It really does come down to what you are trying to do. If it's just for you, you could always VPN into your home network as the only way anyone can get in. You could could firewall+whitelist all the places you or your friends use to access the internet, and if you need to add a place easily you could leave ssh up on a VPS with white-listed way into your firewall so you can add new IPs as needed.
I see what you mean, but the point of a website on the world wide web is to access it worldwide.
Glorious wrote:
It's not, but the security comes from the firewall.
Ah, perfect. What's the best option to set one up on the VPS then? Pfsense?
Glorious wrote:
Are you asking how to make your home connection canonical? That is, some way by which you can reliably address it from anywhere on the internet?
Yeah I guess so, though not my home connection but rather, services hosted in my home. I am familiar with no-ip's services and used them for several years before getting a static IP'd VPS.
Glorious wrote:
If we get to the point of layering against DoS, you're already in trouble with your ISP.
Right, that's half the point of the VPS: it has some built-in DoS protection, whereas my home services do not.


just brew it! wrote:
What you should be looking at is how to wall off the server so that if it gets compromised, it doesn't have access to the rest of your LAN.
When I was self-hosting I was fortunate enough to have two static IPs. I put my LAN router on one IP, and the server on the other -- outside my LAN. IOW, I treated my own server as potentially hostile/compromised.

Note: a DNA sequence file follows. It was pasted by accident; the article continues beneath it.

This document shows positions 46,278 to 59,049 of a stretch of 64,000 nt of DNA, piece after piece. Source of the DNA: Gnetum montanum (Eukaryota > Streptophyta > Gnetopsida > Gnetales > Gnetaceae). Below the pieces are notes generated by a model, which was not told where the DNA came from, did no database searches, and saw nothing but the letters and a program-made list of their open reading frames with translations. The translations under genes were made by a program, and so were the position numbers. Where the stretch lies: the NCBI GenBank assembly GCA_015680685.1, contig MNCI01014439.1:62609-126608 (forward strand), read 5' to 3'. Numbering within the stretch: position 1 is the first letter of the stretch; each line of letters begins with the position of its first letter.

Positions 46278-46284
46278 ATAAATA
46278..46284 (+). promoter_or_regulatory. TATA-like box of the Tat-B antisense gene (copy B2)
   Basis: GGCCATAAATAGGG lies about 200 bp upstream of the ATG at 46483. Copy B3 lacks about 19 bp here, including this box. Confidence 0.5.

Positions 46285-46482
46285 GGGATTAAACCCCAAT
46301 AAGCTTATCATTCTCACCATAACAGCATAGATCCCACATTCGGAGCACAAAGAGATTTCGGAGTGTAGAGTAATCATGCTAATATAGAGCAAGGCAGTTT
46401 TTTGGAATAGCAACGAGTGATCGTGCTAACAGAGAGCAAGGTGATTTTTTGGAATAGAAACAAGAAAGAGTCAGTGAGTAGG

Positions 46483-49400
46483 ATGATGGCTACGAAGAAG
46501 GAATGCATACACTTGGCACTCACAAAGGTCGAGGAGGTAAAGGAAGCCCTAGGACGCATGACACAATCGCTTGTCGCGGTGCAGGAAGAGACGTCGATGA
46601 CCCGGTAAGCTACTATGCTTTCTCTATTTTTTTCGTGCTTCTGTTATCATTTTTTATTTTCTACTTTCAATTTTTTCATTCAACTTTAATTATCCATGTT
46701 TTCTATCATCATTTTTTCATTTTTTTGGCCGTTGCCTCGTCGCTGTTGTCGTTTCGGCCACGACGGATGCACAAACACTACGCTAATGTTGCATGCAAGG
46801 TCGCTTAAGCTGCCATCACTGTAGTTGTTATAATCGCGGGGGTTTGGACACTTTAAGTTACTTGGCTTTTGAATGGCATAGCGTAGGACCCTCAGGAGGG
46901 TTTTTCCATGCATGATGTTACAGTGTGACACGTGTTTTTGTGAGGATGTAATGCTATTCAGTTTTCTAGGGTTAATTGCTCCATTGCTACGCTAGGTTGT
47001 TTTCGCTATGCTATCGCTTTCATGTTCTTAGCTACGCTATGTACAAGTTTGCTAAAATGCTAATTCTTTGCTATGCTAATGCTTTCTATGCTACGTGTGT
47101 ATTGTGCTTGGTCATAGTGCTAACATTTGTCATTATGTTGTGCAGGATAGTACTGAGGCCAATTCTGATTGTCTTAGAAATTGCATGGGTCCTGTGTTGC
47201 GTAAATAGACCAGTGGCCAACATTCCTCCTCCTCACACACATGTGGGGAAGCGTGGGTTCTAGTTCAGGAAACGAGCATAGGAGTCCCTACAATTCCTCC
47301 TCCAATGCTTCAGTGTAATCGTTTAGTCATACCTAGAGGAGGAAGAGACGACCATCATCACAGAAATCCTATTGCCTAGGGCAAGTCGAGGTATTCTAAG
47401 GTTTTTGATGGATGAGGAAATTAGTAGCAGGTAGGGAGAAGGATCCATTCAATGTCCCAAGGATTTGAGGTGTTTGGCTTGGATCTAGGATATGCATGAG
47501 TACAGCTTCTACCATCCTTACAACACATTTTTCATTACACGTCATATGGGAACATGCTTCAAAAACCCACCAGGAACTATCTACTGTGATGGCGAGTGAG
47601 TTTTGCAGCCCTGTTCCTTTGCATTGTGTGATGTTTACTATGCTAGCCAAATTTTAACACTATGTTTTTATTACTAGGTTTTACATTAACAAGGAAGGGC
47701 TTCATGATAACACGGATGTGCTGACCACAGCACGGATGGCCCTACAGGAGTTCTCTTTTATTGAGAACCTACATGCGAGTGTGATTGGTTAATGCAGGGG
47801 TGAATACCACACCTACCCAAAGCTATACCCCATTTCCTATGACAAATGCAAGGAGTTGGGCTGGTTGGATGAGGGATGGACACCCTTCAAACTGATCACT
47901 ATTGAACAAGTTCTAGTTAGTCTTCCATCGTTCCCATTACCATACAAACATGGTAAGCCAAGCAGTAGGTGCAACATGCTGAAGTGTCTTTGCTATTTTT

Yes! Now we're talking! So because I only have one IP address (2 if you count ipv6, and up to 6 if you count the X1 box, but that's another story...) would something like a router that supports VLANs be safe enough? ie: confine all traffic from #1 to #4 to its own VLAN, and remote in to any machine in that chain to admin it?
just brew it! wrote:
If you've got Comcast for your broadband maybe you could connect the server via the public WiFi hotspot functionality to get some isolation from your LAN?
HAHA!! That is quite creative! The hotspots are pretty locked down and might be perfect for that sort of thing (assuming I don't host on port 80). I think I still have a few in range despite getting my own router.
just brew it! wrote:
Failing that, I'd probably run the server in a NATted VM, and set up the host's routing tables to restrict the host's access to the LAN. At least this way, an attacker would need to be able to compromise the web server and break out of the VM sandbox and find a privilege escalation exploit on the host to cause trouble.
Very sensible. I prefer running everything in a VM anyway, but could probably use some suggestions or guides on how to set up the routing specifically. I guess the idea would be to confine all web traffic to its own VLAN, firewall everything, then whitelist each connection as needed. How might one do that? pfsense? iptables?
 
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Re: Safely hosting web services from home

Wed Jul 05, 2017 11:04 am

Duct Tape Dude wrote:
A web request is to travel through the following chain. As safely as possible, solve for #3 in terms of software, protocols, and/or hardware:

1. Interwebs
2. Cheap cloud server with static IP and nginx or other routing software
3. ????
4. profit! TR Gerbil hardware

ie: What is the safest way to serve requests from #1 to #4 and back? And is this a viable/safe enough setup in the first place?